But diagnose they did — without a consensus, of course, because none of them, as far as I can tell, had ever even met Trump. (Tony Schwartz, Trump’s ghostwriter for "The Art of the Deal," has a chapter in the book, but he is not counted as one of the 27 mental health professionals.)
Is Trump really mentally deranged, maybe ready for the loony bin? If so, how could he have achieved so much over the course of his life? How could he have functioned so well in business, in media and now even in politics? How could he have raised such loyal and high-functioning offspring? How could he last even a day in the most stressful office in the most stressful building in the most stressful city in the world?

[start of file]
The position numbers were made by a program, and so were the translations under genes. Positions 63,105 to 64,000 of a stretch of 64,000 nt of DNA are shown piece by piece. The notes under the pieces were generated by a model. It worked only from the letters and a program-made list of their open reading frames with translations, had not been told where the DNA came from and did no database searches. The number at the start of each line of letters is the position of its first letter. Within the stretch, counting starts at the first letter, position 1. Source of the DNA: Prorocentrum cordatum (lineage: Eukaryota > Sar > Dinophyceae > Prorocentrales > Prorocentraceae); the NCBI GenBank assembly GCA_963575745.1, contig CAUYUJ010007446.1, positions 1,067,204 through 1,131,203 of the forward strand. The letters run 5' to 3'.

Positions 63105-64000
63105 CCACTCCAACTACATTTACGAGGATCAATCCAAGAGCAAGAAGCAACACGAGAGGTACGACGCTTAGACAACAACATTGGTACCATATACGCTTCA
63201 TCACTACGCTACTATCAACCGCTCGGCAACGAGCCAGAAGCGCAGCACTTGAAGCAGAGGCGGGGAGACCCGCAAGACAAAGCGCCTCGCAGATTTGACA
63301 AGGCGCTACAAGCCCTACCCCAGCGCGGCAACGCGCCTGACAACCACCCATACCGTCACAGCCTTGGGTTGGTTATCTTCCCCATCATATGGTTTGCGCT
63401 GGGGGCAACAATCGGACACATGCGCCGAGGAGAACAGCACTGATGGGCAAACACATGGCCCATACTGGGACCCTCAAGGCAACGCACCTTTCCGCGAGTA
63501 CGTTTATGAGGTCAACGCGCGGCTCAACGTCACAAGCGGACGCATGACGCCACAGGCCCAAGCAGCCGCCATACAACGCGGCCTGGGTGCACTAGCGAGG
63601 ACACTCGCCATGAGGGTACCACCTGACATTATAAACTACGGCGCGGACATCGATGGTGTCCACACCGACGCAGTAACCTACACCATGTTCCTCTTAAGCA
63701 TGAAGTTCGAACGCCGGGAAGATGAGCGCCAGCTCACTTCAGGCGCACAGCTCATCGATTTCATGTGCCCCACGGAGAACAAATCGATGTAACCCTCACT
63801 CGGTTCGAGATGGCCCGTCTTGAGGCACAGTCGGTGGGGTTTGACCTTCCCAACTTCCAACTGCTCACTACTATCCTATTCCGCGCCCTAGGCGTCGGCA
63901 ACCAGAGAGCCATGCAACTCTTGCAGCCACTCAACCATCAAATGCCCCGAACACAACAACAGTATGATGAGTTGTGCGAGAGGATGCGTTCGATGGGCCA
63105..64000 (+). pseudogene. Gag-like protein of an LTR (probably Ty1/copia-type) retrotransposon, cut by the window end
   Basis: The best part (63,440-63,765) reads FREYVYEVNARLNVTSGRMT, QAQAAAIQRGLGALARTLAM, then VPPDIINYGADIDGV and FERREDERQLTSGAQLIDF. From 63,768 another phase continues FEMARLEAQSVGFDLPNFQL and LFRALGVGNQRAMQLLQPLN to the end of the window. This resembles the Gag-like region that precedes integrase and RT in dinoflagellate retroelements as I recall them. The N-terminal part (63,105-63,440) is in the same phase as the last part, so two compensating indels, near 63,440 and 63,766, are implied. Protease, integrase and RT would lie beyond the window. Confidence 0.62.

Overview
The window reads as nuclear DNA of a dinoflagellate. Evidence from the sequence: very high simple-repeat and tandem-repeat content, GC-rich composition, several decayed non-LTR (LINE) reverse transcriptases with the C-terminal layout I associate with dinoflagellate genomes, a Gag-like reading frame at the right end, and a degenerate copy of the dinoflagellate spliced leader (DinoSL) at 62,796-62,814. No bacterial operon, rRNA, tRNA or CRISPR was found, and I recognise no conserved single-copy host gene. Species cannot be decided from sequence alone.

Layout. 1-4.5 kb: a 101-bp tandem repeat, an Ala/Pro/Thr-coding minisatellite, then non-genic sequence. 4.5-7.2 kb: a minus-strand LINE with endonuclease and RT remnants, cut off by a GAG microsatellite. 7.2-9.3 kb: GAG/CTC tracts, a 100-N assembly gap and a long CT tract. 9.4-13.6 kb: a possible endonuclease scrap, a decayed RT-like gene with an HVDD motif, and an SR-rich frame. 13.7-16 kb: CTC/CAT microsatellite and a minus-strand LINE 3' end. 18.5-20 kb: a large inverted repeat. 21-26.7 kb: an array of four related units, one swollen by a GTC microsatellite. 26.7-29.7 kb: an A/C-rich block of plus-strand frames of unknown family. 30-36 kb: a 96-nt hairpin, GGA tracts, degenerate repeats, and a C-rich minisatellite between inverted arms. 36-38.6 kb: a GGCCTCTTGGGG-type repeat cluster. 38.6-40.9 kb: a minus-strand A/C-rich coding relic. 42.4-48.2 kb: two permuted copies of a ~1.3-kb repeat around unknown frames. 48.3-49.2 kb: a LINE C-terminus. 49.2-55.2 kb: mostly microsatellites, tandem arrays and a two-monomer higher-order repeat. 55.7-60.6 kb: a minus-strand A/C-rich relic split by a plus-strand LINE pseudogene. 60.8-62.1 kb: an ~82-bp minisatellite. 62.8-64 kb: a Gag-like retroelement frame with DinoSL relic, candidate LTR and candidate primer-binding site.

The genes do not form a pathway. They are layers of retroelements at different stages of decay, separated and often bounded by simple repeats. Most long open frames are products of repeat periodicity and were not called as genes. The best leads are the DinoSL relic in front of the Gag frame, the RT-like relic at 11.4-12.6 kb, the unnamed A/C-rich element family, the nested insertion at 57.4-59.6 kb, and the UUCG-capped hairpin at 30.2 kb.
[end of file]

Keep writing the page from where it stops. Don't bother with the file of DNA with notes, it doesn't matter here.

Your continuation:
Trump's 'audience control' problem
Trump is not mentally ill, and I doubt that he is even “living in his own reality,” as so many have claimed. He is simply fairly unique in a way that is hard for the public to understand. In a nutshell, Trump is highly vulnerable to what can reasonably be called “sympathetic audience control.”
If that sounds jargony, I apologize. It’s actually a pretty simple concept and, in Trump’s case, it explains a lot — maybe even 90 percent of the behavior that seems so baffling.